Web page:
A creature that literally spends its life under a rock, nonetheless, made a big splash in Ohio conservation news in September. That’s when a hellbender that had been raised in captivity was found with eggs in a nest.
“This is a huge milestone,” said John Navarro, program administrator for the Ohio Division of Wildlife’s Aquatic Stewardship program. “This is the first evidence of a released hellbender reproducing in the wild.”
It is also an amazing feat considering the hellbender’s lifestyle of self-imposed seclusion. If it’s not disturbed, they can live under the same rock their entire lives. The only time they socialize is when they mate, Navarro said.
In Ohio, that happens in the fall. The male fashions a nest in his underwater homestead and waits to see if a female finds it to her liking. If she does, she can lay up to 500 eggs in strands. The male fertilizes the eggs after they’re laid.
Then the female decides she has better things to do and wanders off. The male stays behind and guards the eggs — pretty ferociously — until they hatch two or three months later.
Where the juveniles go after that is a mystery. True, they can fall prey to fish, turtles, water snakes and even raccoons. But, in annual surveys, the hellbenders that are found lean heavily toward the geriatric end of the spectrum.
“That’s the million-dollar question: After they hatch, where do the juveniles go?” Navarro said. “We really don’t know where they hide.”
That’s why it was considered another milestone when a juvenile was found in the same creek as the adult male guarding the eggs. Navarro doesn’t want to say which creek because hellbenders are a target of the black-market pet trade.
But both discoveries mean that the goal to get the hellbender off Ohio’s endangered list may be reachable.
“We’d like to see self-sustaining populations in maybe 10 Ohio streams with successful reproduction in the wild,” Navarro said.
That would be in addition to releasing between 200 and 300 hellbender juveniles a year. Hellbender eggs are collected each year and sent to the Columbus and Toledo zoos and to the Penta Career Center in Perrysburg, which has an animal husbandry program. They are raised in these three facilities to the age of three.
“We’re lucky to have the Penta facility, where high school students help take care of them,” Navarro said. “Hellbenders get really ornery as they get older, so they need more space.”
More than 1,900 human-raised hellbenders have been released in Ohio waterways in the past 10 years, he said. Males are not able to reproduce until around the age of 8. The male that was found guarding eggs was released in 2016 and is now 10 years old.
More on hellbenders
The largest salamander in North America at a length of two feet or more, the eastern hellbender (there’s also an Ozark subspecies) lives in Ohio, Pennsylvania, West Virginia, Kentucky, Illinois and Indiana. They’ve been known to live to age 30 in captivity, but a recent study shows they may live to 50 in the wild.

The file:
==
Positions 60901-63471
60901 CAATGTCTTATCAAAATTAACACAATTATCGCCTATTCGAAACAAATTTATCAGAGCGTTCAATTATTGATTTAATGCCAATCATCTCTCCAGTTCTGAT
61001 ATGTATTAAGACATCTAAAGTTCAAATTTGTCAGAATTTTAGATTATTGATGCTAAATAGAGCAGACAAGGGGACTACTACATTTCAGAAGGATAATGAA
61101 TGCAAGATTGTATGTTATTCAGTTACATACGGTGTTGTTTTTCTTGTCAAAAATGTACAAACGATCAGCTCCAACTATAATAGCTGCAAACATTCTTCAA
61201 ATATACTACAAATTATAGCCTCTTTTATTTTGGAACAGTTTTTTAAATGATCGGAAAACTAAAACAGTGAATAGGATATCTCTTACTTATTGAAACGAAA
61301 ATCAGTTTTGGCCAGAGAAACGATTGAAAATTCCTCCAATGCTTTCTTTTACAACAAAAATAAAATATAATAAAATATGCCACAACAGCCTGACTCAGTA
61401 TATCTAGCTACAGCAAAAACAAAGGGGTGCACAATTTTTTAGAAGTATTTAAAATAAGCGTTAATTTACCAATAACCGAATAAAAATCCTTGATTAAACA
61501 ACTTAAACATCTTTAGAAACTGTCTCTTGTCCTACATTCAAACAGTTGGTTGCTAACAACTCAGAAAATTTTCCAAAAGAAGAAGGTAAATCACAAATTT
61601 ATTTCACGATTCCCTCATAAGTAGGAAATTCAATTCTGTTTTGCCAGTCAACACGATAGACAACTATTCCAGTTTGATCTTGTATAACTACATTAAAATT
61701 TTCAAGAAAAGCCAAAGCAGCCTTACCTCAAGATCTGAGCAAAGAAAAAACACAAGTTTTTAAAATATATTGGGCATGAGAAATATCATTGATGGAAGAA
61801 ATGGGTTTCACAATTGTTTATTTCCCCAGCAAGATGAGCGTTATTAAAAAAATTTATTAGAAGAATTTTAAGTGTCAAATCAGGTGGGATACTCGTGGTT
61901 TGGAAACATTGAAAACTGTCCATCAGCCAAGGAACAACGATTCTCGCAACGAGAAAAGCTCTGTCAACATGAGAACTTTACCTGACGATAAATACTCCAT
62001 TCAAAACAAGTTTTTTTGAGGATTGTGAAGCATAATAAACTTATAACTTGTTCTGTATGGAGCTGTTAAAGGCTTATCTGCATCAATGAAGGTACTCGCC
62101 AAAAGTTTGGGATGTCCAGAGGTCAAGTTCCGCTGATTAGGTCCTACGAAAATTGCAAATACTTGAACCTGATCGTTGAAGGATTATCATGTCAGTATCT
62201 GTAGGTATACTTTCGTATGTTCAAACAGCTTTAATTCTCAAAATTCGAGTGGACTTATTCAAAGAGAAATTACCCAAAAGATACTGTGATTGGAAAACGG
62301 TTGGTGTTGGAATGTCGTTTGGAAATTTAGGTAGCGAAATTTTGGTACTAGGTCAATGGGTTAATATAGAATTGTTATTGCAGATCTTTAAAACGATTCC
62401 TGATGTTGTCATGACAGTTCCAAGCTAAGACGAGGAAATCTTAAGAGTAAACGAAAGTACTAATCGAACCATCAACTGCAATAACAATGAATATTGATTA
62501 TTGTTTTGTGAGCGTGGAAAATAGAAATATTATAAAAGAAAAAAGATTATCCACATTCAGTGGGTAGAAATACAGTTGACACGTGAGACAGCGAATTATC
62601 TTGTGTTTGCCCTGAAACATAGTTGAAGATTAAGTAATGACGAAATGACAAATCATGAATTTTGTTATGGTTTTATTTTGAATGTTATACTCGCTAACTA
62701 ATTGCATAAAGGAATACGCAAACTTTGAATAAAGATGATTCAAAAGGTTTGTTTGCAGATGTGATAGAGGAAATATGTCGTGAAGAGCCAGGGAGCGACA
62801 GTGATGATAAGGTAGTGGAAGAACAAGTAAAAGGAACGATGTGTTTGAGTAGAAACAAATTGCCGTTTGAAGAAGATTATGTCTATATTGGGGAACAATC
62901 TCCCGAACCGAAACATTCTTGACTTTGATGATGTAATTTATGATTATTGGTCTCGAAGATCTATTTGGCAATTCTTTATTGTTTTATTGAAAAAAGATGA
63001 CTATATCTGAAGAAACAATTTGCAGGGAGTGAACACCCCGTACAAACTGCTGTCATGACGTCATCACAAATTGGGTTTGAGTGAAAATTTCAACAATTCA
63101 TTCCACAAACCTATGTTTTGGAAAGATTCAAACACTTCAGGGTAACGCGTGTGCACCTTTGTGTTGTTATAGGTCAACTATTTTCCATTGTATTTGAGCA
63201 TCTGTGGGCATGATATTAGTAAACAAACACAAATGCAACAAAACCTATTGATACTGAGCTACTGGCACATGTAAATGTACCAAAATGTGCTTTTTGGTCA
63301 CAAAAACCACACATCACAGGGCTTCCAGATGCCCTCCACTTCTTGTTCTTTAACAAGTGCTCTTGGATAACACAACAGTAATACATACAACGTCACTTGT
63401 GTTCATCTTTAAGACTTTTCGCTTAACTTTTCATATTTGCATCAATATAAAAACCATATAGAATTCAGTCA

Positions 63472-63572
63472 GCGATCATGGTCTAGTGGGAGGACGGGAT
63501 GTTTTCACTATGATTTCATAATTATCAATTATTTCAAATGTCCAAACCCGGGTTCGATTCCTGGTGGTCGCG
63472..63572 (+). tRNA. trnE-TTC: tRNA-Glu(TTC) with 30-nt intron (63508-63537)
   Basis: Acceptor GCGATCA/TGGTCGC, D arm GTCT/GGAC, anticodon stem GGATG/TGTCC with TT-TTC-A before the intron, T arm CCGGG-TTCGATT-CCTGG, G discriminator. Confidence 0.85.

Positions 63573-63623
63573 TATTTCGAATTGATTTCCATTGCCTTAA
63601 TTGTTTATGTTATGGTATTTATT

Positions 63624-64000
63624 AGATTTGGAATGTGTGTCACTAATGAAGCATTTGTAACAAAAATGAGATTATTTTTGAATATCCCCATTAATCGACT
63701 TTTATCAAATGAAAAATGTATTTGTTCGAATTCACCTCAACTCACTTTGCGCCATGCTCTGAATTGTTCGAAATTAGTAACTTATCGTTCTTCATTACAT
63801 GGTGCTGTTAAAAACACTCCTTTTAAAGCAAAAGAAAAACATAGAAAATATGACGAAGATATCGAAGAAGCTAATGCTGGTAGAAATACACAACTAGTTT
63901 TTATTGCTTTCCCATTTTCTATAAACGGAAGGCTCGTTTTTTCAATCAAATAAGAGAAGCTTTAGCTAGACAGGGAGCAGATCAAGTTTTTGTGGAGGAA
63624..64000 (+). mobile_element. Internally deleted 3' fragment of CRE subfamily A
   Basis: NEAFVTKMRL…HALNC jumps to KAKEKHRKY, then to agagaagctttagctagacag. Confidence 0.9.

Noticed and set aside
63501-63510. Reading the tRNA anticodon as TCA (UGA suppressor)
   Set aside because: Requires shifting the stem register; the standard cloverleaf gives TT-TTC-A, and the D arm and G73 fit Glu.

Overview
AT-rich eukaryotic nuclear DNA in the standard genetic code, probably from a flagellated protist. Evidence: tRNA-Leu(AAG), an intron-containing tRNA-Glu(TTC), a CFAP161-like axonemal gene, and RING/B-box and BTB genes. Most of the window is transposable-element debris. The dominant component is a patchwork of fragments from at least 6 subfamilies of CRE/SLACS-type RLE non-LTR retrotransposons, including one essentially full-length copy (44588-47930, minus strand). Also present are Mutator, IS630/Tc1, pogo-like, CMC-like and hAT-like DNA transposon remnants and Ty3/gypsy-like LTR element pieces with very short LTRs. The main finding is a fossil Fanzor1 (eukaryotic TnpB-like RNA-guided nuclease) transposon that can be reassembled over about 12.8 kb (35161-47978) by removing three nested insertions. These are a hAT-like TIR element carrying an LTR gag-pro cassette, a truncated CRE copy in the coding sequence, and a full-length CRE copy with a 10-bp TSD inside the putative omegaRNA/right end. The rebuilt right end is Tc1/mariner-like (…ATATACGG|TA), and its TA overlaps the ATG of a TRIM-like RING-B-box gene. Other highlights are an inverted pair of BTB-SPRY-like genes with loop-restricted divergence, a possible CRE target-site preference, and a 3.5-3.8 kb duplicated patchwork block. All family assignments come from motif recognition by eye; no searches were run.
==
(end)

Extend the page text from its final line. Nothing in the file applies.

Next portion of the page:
While other salamanders spend only part of their time in water, the hellbender is “truly aquatic” and stays underwater its entire life, Navarro said.
It’s also unusual because it breathes entirely through its skin. The uncomplimentary nickname “old lasagna sides” refers to the hellbender’s skin being folded and wrinkled, which helps it absorb dissolved oxygen in the water.
Hellbenders must have clean, fast-moving water, and in that respect, they’re canaries in the coal mine. When creeks and streams become polluted, hellbenders can’t survive. For that reason, parts of the Little Beaver Creek watershed were tested but were found to have “no impact” from the East Palestine train derailment, Navarro said.
Hellbenders must also have good streamside habitat which means undisturbed forests and hillsides with big, flat rocks that can tumble into the water.
When they do fall in, the rocks must land so that there is space underneath for the water to flow through, and the bottom of the stream must be rocky and gravelly.
Continued conservation efforts
Development, agriculture, loss of forests and other human activity are responsible for the loss of much of that ideal hellbender habitat. Erosion sends silt that fills up the space under their rocks or turns the stream bottom to flat bedrock.
For that reason, “hellbender huts” made of cement are being placed in waterways where hellbenders are known to live. Weighing 50 pounds or more, they allow fresh water to flow through but have only a small entrance to protect resident hellbenders from predators. The male guarding eggs was found in one of these huts, Navarro said.
A legend in the herpetology world, the late Ralph Phingsten, surveyed amphibians and reptiles in Ohio for 50 years, starting in 1965. His three-year survey of hellbenders in the mid-1980s found such an alarming drop in their numbers that they were put on the state’s endangered list in 1990.
It also resulted in the Ohio Hellbender Partnership, which meets twice a year. As part of that and the Ohio Biodiversity Conservation Partnership, the Division of Wildlife contracts with Greg Lipps, amphibian and reptile conservation coordinator for Ohio State University, to help with the annual hellbender surveys. Lipps won the Columbus Zoo’s Commitment to Conservation award in July.
Hellbenders eat mostly crayfish but also fish, invertebrates and even other hellbenders. But they don’t go far from home to hunt for them, rather waiting till something passes by, then pouncing.
“It’s a pretty sedentary lifestyle,” Navarro said.
Yet it’s one that he and many others are willing to help them maintain. It’s all about reaching that goal of self-sustaining populations in Ohio and, most importantly, “getting them off the endangered list.”
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